Mine Operators Urged to Provide Enough Breathable Air

MSHA has introduced a new program information bulletin for underground coal mine operators urging them to keep up to 96 hours of breathable air available for miners in the event of an emergency.

The requirement, posted in a bulletin titled "Options for Providing Post-Accident Breathable Air to Underground Coal Miners," was published to help operators implement Section 2 of the Mine Improvement and New Emergency Response (MINER) Act of 2006.

The new law was enacted in May 2006 following a series of fatal mine accidents, starting with an explosion at the Sago Mine in January 2006.

"Providing this guidance is an important step in implementing the MINER Act and will help ensure that miners are protected should an accident occur," said MSHA Administrator Richard Stickler. "If miners cannot evacuate a mine following an underground mine emergency, they need a safe location that maintains an adequate supply of breathable air for them to use while they await rescue."

Guidance Offers Options for Operators

The new law requires each underground coal operator to adopt a written emergency response plan that includes:

An established borehole capable of providing fresh air to a predetermined location.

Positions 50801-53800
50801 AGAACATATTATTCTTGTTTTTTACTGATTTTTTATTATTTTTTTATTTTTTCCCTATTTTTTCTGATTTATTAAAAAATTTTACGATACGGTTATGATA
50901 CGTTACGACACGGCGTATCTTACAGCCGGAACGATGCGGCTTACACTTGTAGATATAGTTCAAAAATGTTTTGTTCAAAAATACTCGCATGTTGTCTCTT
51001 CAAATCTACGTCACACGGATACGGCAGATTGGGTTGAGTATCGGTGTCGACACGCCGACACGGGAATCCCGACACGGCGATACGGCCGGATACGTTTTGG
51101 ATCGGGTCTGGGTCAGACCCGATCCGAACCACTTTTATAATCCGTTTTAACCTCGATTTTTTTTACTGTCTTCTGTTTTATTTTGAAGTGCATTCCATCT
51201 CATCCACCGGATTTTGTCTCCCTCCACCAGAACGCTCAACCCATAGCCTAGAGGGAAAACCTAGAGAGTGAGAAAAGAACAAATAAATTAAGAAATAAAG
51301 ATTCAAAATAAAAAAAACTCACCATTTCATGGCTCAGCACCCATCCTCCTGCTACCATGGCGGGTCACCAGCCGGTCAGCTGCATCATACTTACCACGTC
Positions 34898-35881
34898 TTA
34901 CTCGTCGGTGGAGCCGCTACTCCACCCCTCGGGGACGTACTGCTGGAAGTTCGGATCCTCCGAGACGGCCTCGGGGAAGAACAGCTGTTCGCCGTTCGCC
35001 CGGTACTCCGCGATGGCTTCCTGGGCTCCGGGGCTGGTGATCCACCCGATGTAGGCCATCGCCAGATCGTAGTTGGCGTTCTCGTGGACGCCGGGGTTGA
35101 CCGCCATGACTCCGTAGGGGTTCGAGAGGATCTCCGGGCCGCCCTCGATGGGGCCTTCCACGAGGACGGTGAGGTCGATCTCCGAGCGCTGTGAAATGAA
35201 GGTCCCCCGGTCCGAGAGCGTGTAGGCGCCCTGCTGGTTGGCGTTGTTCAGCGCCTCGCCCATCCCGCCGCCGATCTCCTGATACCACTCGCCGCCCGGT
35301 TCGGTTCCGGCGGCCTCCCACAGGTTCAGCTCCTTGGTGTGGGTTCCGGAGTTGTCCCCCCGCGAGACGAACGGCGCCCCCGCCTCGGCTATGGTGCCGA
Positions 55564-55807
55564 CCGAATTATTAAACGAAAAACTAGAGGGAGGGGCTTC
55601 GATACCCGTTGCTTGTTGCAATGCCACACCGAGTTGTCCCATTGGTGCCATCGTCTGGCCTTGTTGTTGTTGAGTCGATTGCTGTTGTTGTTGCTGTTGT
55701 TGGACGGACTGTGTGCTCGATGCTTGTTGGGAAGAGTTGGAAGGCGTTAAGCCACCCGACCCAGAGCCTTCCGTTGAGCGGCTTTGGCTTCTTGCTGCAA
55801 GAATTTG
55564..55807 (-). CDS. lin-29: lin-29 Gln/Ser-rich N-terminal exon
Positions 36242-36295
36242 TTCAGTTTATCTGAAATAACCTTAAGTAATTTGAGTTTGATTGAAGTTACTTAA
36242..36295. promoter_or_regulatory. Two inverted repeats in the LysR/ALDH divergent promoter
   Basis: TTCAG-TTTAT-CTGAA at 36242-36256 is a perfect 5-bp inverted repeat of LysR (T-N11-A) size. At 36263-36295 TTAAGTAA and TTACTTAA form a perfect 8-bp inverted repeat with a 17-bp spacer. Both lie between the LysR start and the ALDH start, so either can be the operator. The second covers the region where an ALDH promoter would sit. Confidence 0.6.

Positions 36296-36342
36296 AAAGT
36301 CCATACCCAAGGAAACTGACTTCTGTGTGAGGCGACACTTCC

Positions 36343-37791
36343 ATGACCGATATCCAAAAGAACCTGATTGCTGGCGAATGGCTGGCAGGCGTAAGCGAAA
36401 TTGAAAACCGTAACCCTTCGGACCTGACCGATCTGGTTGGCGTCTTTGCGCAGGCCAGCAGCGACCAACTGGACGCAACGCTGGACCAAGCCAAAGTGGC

A 48-hour supply of breathable air, if advanced arrangements have been made to assure that miners who can't be rescued within 48 hours will receive more supplies of breathable air to sustain them.

A 96-hour supply of breathable air located in a pre-determined location.

NMA Will Review Program Bulletin

Luke Popovich, a spokesman for the National Mining Association (NMA), told OccupationalHazards.com that coal mine operators have taken steps to ensure that miners have proper breathing devices. According to a survey submitted by members of the NMA - which represents one-half of the U.S. underground coal mining industry - "approximately $60 million has been spent on 80,000 additional self-contained self-rescuers since the emergency temporary standard was issued by MSHA in 2006."

Popovich said that the association's safety committee will review the bulletin and provide comments.

The areas of discussion will involve how implementing the state requirements can come in conflict with the options and if there is a way to reconcile such conflicts, he said.

Mine operators have 30 days to submit plans addressing breathable air options. The program bulletin can be viewed at www.msha.gov.

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